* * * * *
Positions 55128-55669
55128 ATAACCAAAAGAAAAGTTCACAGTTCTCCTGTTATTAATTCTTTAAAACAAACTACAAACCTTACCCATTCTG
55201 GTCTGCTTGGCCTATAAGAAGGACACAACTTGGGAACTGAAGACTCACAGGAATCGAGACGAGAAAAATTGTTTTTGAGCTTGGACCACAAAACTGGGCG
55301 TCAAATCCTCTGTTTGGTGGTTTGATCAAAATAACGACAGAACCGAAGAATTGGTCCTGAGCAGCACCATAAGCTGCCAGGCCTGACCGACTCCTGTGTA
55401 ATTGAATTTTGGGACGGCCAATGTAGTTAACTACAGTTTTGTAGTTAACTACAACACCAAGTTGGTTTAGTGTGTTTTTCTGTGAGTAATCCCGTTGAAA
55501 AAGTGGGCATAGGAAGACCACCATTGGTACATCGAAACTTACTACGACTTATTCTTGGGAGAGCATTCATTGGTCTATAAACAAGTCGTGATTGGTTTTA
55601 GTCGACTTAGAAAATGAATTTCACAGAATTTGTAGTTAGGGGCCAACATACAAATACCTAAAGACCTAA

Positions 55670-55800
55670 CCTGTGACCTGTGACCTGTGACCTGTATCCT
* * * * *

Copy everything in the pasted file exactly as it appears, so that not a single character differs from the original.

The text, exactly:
Positions 55128-55669
55128 ATAACCAAAAGAAAAGTTCACAGTTCTCCTGTTATTAATTCTTTAAAACAAACTACAAACCTTACCCATTCTG
55201 GTCTGCTTGGCCTATAAGAAGGACACAACTTGGGAACTGAAGACTCACAGGAATCGAGACGAGAAAAATTGTTTTTGAGCTTGGACCACAAAACTGGGCG
55301 TCAAATCCTCTGTTTGGTGGTTTGATCAAAATAACGACAGAACCGAAGAATTGGTCCTGAGCAGCACCATAAGCTGCCAGGCCTGACCGACTCCTGTGTA
55401 ATTGAATTTTGGGACGGCCAATGTAGTTAACTACAGTTTTGTAGTTAACTACAACACCAAGTTGGTTTAGTGTGTTTTTCTGTGAGTAATCCCGTTGAAA
55501 AAGTGGGCATAGGAAGACCACCATTGGTACATCGAAACTTACTACGACTTATTCTTGGGAGAGCATTCATTGGTCTATAAACAAGTCGTGATTGGTTTTA
55601 GTCGACTTAGAAAATGAATTTCACAGAATTTGTAGTTAGGGGCCAACATACAAATACCTAAAGACCTAA

Positions 55670-55800
55670 CCTGTGACCTGTGACCTGTGACCTGTATCCT